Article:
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The Tea Leaves Report: A Look at Apple’s Major Product Transition

When it comes to Apple’s marketing team, they certainly know how to stoke the fires. Indeed, the tech press can’t stop talking about it. I can’t stop talking about it. In fact, I devoted a fair amount of time during my two-hour session on Craig Crossman’s nationally-syndicated Computer America radio show recently to what this major product transition is all about.

I don’t think I came to any hard or fast conclusions, but sometimes a little conversation can help illuminate the facts and separate them from the fanciful.

So let’s look at the prospects and see how whether they fit in with the concept of “major” or “significant,” with the requirement that they also encroach seriously on Apple’s profit margins for the current quarter.

Certainly, Apple doesn’t have a lot of time to deliver this magnum opus of a new product. They haven’t even sent out RSVP invitations to the press yet, although some suggest that’ll happen by early September.

For now, I’ll look at some of the products that appear to be in desperate need of some change, and then consider a couple of product segments where Apple has yet to venture.

There’s little doubt that new iPods are forthcoming. Some suggest a nano-flavored iPod touch, with a smaller touch screen, but the existing one is quite small enough, thank you. Then again, I don’t think there’s much Apple might do with the aging iPod line beyond giving it a shave and a haircut and keep it going till sales really begin to falter. Or iPhones fully take over.

With the recent introduction of some new, spiffier Intel chipsets, it would seem that the MacBook and MacBook Pro are crying for a product update. Speedier chips would make a nice dent in the usual canned benchmarks, but is that all there is?

Maybe not. Consider the case designs, which when it comes to the MacBook Pro, date back several years to the original models dipped in scratch-prone titanium. Where might Apple take its professional note-book, now that Windows PC makers are going after different colors to help their products stand out from the pack?

Certainly the fundamentals of note-book design are not going to change significantly, but a slimmer form factor, with the requisite beveled edges, might have greater sex appeal, particularly if the changes extend to the MacBook. And adding MultiTouch to the latter would help as well.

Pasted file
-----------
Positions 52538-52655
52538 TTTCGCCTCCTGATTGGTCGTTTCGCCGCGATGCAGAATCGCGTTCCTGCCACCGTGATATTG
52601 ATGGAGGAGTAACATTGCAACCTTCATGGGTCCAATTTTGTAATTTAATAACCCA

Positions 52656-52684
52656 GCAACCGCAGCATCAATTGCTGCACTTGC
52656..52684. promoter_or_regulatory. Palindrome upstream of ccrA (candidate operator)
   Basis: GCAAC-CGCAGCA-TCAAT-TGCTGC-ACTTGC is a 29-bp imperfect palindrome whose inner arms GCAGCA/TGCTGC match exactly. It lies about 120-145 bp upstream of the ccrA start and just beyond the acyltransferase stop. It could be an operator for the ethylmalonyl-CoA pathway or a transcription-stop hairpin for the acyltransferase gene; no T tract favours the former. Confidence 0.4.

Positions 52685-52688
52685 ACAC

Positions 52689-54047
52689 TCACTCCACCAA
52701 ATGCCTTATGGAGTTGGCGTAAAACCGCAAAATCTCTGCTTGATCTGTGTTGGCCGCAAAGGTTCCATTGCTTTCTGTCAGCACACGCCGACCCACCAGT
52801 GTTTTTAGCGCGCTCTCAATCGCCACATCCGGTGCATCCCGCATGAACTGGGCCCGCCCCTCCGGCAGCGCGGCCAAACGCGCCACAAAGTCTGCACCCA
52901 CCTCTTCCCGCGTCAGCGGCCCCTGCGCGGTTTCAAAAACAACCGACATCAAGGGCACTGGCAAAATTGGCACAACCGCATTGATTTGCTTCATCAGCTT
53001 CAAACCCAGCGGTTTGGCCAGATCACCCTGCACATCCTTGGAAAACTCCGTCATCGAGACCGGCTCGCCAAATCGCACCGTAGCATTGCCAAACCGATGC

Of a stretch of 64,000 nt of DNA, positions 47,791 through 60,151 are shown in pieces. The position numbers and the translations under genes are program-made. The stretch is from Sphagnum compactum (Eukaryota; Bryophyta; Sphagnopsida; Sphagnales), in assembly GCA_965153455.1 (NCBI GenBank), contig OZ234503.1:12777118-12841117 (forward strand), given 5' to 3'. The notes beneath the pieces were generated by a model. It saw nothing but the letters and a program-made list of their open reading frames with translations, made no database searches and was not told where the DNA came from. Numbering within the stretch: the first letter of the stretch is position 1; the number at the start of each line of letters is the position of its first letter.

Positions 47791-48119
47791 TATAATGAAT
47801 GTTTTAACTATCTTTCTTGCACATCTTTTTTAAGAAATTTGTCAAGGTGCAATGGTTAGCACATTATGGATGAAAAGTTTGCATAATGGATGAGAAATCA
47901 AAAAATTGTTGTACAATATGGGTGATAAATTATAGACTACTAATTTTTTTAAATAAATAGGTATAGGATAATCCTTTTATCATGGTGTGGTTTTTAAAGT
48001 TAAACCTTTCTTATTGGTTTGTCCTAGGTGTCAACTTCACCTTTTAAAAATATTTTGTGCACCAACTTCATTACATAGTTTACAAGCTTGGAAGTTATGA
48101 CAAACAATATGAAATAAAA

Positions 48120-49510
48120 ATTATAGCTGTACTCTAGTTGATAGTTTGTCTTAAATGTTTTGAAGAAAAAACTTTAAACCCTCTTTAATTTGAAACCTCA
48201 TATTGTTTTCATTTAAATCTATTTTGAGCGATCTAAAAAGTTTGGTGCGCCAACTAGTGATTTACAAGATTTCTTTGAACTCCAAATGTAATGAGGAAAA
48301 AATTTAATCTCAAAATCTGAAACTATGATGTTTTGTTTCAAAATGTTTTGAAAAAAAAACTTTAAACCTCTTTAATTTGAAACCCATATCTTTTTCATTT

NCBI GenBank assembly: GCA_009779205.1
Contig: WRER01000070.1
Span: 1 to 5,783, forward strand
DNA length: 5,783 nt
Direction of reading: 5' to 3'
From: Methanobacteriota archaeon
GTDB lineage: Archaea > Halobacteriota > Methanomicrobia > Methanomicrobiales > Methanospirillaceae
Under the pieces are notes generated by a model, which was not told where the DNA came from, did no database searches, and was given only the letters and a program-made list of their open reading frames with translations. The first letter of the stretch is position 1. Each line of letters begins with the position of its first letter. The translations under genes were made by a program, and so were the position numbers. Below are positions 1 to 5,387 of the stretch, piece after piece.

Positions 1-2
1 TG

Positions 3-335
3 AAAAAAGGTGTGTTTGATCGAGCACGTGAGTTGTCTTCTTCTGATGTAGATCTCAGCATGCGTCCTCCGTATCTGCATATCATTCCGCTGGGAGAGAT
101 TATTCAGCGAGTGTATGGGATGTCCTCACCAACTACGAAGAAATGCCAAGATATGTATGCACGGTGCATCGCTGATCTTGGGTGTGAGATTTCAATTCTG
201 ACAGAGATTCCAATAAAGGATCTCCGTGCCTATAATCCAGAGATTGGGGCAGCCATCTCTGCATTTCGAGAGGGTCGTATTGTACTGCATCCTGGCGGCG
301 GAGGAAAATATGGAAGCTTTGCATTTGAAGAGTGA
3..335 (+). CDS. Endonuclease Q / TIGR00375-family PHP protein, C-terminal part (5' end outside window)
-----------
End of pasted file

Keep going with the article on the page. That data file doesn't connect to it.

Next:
As far as touch screens are concerned, I don’t see it, because they aren’t quite as practical with larger displays, and all they’ll do is inflate the price by a fairly decent margin. If Apple decided to eat the price increases that would reduce the profit margins substantially, but is that truly part of the plan? Sure, it’s a fairly major product transition, but I’m just not impressed by this possibility.

A tablet computer? Well, those things haven’t really set the PC world afire, so does Apple have any incentive to start yet another note-book line? No doubt they’d deliver a design that really stands out from the pack, but I don’t think adding yet another note-book line is in the cards right now.

When it comes to desktops, what about the Mac mini? Is Apple finally going to give this forgotten product some attention? Would a combo Apple TV and fully-enabled personal computer form the next iteration of Apple’s entry-level computer lineup? At one time there were rumors that some media center capabilities would appear in the mini, so would that and a little rejiggering of the looks help?

Another possibility is that infamous midrange minitower that a lot of us have written about in recent years. For me, it all started with my concept of a headless iMac, meaning the basic components of the iMac in a compact standalone computer that also included a reasonable degree of expandability.

What do I mean by reasonable?

Well, the ability to add a second hard drive, perhaps a second graphics chip and surely more RAM slots. Apple actually produced something similar to what I envision way back in the late 1980s, with the IIcx and its successor, the IIci. They were light and powerful and great choices for graphic artists and other content creators.

I suppose such a model might cannibalize sales from both the iMac and even the Mac Pro, but I prefer to think the later caters to a specialized audience for whom maximum power and maximum expandability are both essential.

Moving beyond these essentials, would Apple consider some sort of major expansion to its Apple TV line? Just where would it go? One possibility is incorporating a TiVO-style DVR, designed to work with your existing cable or satellite connection. Here Apple would probably want to upgrade its high definition support from 720p to the maximum of 1080p, which is the Blu-ray DVD standard.

Another possibility is integrating this enhanced Apple TV into a full-fledged flat panel TV, available in the standard widescreen sizes of 42 inches, 50 inches, and perhaps 58 inches. Yes, the TV market is heavily saturated. Some companies are already cutting back. An example is Pioneer’s superbly-engineered plasma lineup. But don’t forget that I was just as skeptical about Apple’s potential entry into the highly-saturated mobile phone market.

And you know how wrong I was there!